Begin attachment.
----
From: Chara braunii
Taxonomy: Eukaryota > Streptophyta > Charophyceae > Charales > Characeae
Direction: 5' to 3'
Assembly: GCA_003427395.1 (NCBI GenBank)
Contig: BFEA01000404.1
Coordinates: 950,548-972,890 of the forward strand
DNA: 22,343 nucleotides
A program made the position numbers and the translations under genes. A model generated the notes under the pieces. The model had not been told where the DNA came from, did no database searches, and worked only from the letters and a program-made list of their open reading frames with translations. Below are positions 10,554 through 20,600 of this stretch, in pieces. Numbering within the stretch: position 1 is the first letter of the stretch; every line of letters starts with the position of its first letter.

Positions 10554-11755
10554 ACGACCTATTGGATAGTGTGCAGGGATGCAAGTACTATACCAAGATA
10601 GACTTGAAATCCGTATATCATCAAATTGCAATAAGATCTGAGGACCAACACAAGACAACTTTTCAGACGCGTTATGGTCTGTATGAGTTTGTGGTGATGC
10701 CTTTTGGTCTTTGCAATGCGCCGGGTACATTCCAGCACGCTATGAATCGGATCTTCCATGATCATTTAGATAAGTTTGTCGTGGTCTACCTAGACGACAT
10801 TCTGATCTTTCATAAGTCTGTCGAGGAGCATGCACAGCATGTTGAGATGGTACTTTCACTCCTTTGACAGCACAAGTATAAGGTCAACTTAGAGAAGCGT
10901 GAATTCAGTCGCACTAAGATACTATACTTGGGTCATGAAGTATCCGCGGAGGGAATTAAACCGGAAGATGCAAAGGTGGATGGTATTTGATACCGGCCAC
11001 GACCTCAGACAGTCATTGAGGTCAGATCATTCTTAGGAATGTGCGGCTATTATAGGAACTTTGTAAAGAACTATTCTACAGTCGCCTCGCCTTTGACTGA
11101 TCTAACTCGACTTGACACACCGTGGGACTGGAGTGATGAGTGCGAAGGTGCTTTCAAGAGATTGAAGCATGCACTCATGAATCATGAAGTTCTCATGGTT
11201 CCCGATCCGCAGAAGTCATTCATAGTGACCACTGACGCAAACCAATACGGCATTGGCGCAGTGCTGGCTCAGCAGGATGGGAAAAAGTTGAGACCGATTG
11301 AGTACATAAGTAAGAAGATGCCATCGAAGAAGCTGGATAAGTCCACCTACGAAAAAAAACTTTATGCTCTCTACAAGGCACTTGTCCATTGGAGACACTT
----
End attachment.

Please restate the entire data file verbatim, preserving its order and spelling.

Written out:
From: Chara braunii
Taxonomy: Eukaryota > Streptophyta > Charophyceae > Charales > Characeae
Direction: 5' to 3'
Assembly: GCA_003427395.1 (NCBI GenBank)
Contig: BFEA01000404.1
Coordinates: 950,548-972,890 of the forward strand
DNA: 22,343 nucleotides
A program made the position numbers and the translations under genes. A model generated the notes under the pieces. The model had not been told where the DNA came from, did no database searches, and worked only from the letters and a program-made list of their open reading frames with translations. Below are positions 10,554 through 20,600 of this stretch, in pieces. Numbering within the stretch: position 1 is the first letter of the stretch; every line of letters starts with the position of its first letter.

Positions 10554-11755
10554 ACGACCTATTGGATAGTGTGCAGGGATGCAAGTACTATACCAAGATA
10601 GACTTGAAATCCGTATATCATCAAATTGCAATAAGATCTGAGGACCAACACAAGACAACTTTTCAGACGCGTTATGGTCTGTATGAGTTTGTGGTGATGC
10701 CTTTTGGTCTTTGCAATGCGCCGGGTACATTCCAGCACGCTATGAATCGGATCTTCCATGATCATTTAGATAAGTTTGTCGTGGTCTACCTAGACGACAT
10801 TCTGATCTTTCATAAGTCTGTCGAGGAGCATGCACAGCATGTTGAGATGGTACTTTCACTCCTTTGACAGCACAAGTATAAGGTCAACTTAGAGAAGCGT
10901 GAATTCAGTCGCACTAAGATACTATACTTGGGTCATGAAGTATCCGCGGAGGGAATTAAACCGGAAGATGCAAAGGTGGATGGTATTTGATACCGGCCAC
11001 GACCTCAGACAGTCATTGAGGTCAGATCATTCTTAGGAATGTGCGGCTATTATAGGAACTTTGTAAAGAACTATTCTACAGTCGCCTCGCCTTTGACTGA
11101 TCTAACTCGACTTGACACACCGTGGGACTGGAGTGATGAGTGCGAAGGTGCTTTCAAGAGATTGAAGCATGCACTCATGAATCATGAAGTTCTCATGGTT
11201 CCCGATCCGCAGAAGTCATTCATAGTGACCACTGACGCAAACCAATACGGCATTGGCGCAGTGCTGGCTCAGCAGGATGGGAAAAAGTTGAGACCGATTG
11301 AGTACATAAGTAAGAAGATGCCATCGAAGAAGCTGGATAAGTCCACCTACGAAAAAAAACTTTATGCTCTCTACAAGGCACTTGTCCATTGGAGACACTT